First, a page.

15. CIWA-Ar Implementation Interdisciplinary Project Team Formed July 2009 CENTER faculty Clinical Informatics Staff Clinical Nurse Managers Staff Nurses Physicians from Medicine and Mental Health Service Lines 15

    16. CIWA-Ar Implementation Action Facility-wide nursing documentation guideline approved by Nursing Professional Practice Council, October 2009 CIWA-Ar presented to Nurse Executive Leadership Council for possible implementation house-wide, November 2009 Physicians from Medicine Service Line invited to explore possibility of adopting symptom-triggered dosing protocol, March 2010 16

    17. CIWA-Ar Implementation Outcomes One documented alcohol detox-related fall from 10/1/09 until 4/1/10 on Inpatient Psychiatry unit CIWA-Ar score <15 became one of the criteria for inpatient psychiatry transfer 17

    18. CIWA-Ar Implementation Confounding Factors for Determining Effect Physicians with different prescribing habits assigned to Inpatient Psychiatry in time period when change to CIWA-Ar occurred Use of sitters increased at the same time as CIWA-Ar introduced 18

    19. CIWA-Ar Implementation Next Steps CIWA-Ar to be piloted in MICU and 7 West after educational rollout to nursing staff and physicians, Summer 2010 Evaluate effectiveness of teaching strategies by measuring inter-rater reliability in using tool Compare Veteran outcomes (fall rate, length of stay) pre- and post-change in practice 19

    20. In-House Service Learning Why did we start a service-learning project? To increase veteran satisfaction To increase student visibility To increase student-veteran interaction To increase student self-confidence Confidence is the belief in one's positive achievement, persistence to continue regardless of obstacles, and self-awareness (White, 2009) Service learning experiences can promote student confidence in their own abilities (Diambra, et al., 2009; Peterson & Schaffer, 2001) 20

    21. In-House Service Learning Not all clinical learning is service-learning (Peterson & Schaffer, 2001) Service learning must be reciprocal (Needs of the community drive purpose of the activity) Allows for learner reflection and persistence in action Service learning benefits (Callister & Hobbins-Garrbet, 2000) Meaningful patient-centered service Teaches professional responsibility Strengthens the academic-clinical community 21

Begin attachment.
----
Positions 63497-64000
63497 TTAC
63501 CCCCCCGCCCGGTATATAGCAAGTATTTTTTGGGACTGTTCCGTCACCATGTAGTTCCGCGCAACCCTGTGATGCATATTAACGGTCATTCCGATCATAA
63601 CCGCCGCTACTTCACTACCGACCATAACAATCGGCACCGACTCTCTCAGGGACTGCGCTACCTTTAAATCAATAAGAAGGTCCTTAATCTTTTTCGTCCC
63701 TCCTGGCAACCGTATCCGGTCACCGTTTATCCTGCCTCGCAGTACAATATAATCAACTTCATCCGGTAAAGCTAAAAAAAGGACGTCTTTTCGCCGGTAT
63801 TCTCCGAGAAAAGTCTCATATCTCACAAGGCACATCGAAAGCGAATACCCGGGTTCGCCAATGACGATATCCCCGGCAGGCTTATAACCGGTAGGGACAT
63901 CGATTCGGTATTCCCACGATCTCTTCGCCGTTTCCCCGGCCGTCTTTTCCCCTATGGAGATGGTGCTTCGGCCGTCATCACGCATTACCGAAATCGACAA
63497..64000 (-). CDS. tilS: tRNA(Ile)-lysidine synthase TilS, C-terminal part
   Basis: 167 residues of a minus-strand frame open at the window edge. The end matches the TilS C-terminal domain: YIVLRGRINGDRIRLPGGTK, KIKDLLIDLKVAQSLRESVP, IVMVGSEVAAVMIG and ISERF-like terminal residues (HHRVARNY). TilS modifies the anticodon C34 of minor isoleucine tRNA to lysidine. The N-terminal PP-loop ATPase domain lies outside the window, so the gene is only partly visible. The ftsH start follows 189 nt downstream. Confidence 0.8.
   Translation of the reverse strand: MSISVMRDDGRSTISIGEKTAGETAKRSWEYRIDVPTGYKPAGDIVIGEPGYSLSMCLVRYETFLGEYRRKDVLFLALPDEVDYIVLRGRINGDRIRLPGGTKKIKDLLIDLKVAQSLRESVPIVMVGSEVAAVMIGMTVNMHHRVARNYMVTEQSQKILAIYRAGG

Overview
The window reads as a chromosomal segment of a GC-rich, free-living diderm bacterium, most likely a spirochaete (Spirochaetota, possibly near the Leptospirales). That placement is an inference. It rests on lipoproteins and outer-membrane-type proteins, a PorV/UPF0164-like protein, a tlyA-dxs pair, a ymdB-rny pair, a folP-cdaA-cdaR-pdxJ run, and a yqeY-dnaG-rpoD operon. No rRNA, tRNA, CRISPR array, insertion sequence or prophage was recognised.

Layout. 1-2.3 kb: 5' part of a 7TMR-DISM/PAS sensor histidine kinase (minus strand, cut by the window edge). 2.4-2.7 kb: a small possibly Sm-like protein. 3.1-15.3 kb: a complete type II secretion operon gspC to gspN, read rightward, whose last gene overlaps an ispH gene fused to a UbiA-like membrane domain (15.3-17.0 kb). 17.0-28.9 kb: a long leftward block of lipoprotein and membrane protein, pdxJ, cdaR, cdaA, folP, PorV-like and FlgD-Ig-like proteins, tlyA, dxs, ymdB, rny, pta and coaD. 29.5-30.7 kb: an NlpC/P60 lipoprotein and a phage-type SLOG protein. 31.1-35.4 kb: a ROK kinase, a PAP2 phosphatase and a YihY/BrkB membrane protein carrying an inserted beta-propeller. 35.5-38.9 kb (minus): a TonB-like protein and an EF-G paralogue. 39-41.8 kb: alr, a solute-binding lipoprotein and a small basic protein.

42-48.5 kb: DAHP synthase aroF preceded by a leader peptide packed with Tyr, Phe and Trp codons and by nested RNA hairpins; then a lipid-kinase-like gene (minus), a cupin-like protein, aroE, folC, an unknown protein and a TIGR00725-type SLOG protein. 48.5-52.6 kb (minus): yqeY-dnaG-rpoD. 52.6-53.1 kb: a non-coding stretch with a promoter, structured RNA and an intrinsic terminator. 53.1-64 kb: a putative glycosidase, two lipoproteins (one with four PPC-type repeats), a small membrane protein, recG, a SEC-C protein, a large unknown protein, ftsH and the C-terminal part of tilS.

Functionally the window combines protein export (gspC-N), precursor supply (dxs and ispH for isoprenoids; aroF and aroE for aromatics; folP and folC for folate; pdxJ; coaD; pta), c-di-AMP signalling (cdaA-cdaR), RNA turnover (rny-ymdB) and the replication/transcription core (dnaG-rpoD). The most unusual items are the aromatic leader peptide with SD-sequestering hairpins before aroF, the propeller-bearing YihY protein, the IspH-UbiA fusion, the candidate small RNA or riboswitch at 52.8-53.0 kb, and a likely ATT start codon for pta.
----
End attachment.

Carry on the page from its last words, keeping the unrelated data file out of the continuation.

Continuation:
22. In-House Service Learning Implementation Regularly scheduled 1-hour student-run group Communication Skills started Fall 2008 Started in Opiate Substitution Clinic (OSC) Replicated in Addiction Treatment Program 5 clinical sections have participated (45 students) 2-year group total: 58 patient groups conducted Veteran attendance average per group: 5.46 (OSC) 22

    23. In-House Service Learning 23

    24. In-House Service Learning Student Confidence Measurement Student Group Facilitation Confidence Tool (14-items, 4-point Likert scale) administered at the beginning and the end of each semester 24

    25. In-House Service Learning Post-SL Student Feedback Very helpful for my leadership skills and understanding the patient population better. Helped improve my teaching skills. Learned that its not as hard as initially thought. Learned a lot about communication in my personal life. 25

    26. In-House Service Learning Kristinas Reflection ..While we are there to teach about certain communication skills, it is evident for me that the teaching and learning goes far beyond the material. By integrating nursing students with the recovering Veteran population, barriers are broken and we all can connect on a human level. the OSC teaching experience has changed my [previously] ignorant views [on Veterans with chemical dependency problems]. 26

    27. In-House Service Learning Nathaniels Reflection It really made me appreciate my experience here, and thankful for the opportunities that we have. I hope, for the sake of psychiatric nursing, that this idea may spread to other clinical groups as a way to gain and retain nurses in this field. In clinical, there is a wealth of man power in the students that I think should be put to good use. Being involved in the OSC group has given me this. Just being able to say hi to staff members and Veterans as I walk down the hallway is a great feeling that gives me confidence in all the things that I do at the VA. 27